Similarly, it says that the ministry has not yet appointed a regulator “as observed by the Supreme Court (July 2011) to carry out an independent, objective and transparent appraisal and approval of the projects for environmental clearances and to monitor the implementation of the conditions laid down in the environmental clearance.”

Further, it pointed our many instances where public hearings to approve a project were either not held or were conducted without a quorum. In addition, the ministry was seen to approve EIA reports in which “reservations expressed during public hearings were not included”, indicating a high-handedness in approving projects.

Third, there are incongruities in maintaining data, the report says. Figures given by the National Informatics Centre Cell and that of the ministry differed significantly, according to the report. “There were discrepancies such as inclusion of Category B projects along with Category A projects, sectoral misclassification, wrong depiction of location of projects. The database did not contain the time taken at each stage of EIA process,” the CAG report says.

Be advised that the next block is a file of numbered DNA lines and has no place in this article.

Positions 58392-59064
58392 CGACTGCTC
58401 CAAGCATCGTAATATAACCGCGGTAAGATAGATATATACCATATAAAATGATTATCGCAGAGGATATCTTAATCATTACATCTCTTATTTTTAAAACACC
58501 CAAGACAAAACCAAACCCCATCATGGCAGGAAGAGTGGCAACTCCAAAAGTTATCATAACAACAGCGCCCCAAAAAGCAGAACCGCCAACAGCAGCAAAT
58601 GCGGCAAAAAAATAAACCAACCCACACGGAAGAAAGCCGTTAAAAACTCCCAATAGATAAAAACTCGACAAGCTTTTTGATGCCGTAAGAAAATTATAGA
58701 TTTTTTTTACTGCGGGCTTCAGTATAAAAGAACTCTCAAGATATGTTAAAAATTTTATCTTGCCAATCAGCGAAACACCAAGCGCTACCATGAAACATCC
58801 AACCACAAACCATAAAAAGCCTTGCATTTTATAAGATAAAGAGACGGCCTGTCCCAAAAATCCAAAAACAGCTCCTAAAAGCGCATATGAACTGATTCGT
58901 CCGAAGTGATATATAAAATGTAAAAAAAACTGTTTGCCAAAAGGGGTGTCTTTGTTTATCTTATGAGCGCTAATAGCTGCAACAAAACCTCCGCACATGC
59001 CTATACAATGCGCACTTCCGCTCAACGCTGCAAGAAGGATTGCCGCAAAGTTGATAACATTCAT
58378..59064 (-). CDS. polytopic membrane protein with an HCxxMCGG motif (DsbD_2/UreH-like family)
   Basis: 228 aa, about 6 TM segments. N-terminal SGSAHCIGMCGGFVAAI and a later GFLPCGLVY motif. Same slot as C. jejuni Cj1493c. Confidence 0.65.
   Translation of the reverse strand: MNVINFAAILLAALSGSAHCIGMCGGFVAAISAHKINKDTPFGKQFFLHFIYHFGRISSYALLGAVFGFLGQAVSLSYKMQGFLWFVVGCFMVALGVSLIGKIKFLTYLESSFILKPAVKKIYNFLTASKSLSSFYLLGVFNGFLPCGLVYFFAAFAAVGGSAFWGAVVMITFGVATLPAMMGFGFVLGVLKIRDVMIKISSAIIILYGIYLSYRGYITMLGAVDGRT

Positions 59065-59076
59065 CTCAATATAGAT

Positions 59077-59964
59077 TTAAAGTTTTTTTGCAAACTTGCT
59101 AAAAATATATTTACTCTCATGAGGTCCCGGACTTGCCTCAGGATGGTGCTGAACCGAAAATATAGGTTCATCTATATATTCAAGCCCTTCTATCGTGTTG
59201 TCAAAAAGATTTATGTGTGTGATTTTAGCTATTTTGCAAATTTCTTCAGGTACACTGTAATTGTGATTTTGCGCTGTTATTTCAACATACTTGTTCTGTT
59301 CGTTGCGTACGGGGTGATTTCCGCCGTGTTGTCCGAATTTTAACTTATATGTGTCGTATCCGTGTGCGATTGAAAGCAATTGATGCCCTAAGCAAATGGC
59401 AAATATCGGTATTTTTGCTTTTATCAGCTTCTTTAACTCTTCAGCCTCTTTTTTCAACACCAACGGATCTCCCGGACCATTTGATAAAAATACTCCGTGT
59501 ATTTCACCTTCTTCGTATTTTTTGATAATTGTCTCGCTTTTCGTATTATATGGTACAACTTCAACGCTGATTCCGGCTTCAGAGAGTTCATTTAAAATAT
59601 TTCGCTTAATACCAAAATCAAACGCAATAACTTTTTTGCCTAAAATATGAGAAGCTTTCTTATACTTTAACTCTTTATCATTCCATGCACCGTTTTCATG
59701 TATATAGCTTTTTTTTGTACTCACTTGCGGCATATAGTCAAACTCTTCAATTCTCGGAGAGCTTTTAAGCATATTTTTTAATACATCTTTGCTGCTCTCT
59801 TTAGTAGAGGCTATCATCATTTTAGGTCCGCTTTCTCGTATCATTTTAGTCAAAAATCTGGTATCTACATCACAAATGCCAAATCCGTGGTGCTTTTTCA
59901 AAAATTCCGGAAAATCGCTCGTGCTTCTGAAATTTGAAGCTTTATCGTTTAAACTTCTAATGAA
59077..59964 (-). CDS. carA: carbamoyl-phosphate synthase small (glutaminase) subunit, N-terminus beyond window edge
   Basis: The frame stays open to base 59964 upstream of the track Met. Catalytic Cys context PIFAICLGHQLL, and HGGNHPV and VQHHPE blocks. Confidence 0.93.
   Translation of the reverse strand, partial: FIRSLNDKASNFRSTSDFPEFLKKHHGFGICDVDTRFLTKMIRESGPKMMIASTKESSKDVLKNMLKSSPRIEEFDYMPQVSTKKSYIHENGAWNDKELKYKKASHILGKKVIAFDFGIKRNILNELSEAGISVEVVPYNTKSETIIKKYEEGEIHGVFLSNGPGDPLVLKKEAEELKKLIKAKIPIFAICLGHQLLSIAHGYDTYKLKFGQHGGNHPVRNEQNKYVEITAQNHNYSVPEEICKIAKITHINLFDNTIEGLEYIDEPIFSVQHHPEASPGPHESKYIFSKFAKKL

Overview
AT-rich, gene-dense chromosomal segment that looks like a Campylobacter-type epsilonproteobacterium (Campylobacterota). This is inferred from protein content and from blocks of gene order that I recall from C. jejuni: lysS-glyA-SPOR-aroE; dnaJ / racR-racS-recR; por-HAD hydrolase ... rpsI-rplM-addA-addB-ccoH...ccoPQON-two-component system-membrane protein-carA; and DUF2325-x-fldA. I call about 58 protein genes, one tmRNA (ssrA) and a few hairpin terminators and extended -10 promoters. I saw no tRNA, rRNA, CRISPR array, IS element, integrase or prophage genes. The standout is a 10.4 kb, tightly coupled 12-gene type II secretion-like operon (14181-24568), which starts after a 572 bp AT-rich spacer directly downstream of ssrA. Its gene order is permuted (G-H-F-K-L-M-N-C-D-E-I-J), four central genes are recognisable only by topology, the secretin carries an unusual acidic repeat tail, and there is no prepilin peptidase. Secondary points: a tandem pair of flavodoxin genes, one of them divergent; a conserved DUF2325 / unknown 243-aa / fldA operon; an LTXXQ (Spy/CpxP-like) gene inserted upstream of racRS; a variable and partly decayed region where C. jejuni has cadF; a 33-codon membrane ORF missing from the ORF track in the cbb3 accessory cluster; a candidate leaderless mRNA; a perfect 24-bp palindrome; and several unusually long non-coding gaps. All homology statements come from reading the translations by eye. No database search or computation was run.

It further says that the TORs were different for similar kinds of projects, pointing towards a sort of favouritism practiced by the ministry which did not give any justification for such “non-uniformity”. The report also finds violation of one of the most basic environmental norms. “The Environment Impact Assessment reports were found prepared by non-accredited consultants,” it says.

The report also goes on to say that in many of these cases, the ministry levied no penalties on companies which violated environmental norms or delayed in submitting EIA reports.

Concluding, the report said that because of the Union ministry’s poor coordination with state/central pollution control boards and other relevant committees, it has no information or data on various projects. It said that a majority of projects had no time-bound action plan to comply with environmental norms even as they got clearances from the ministry.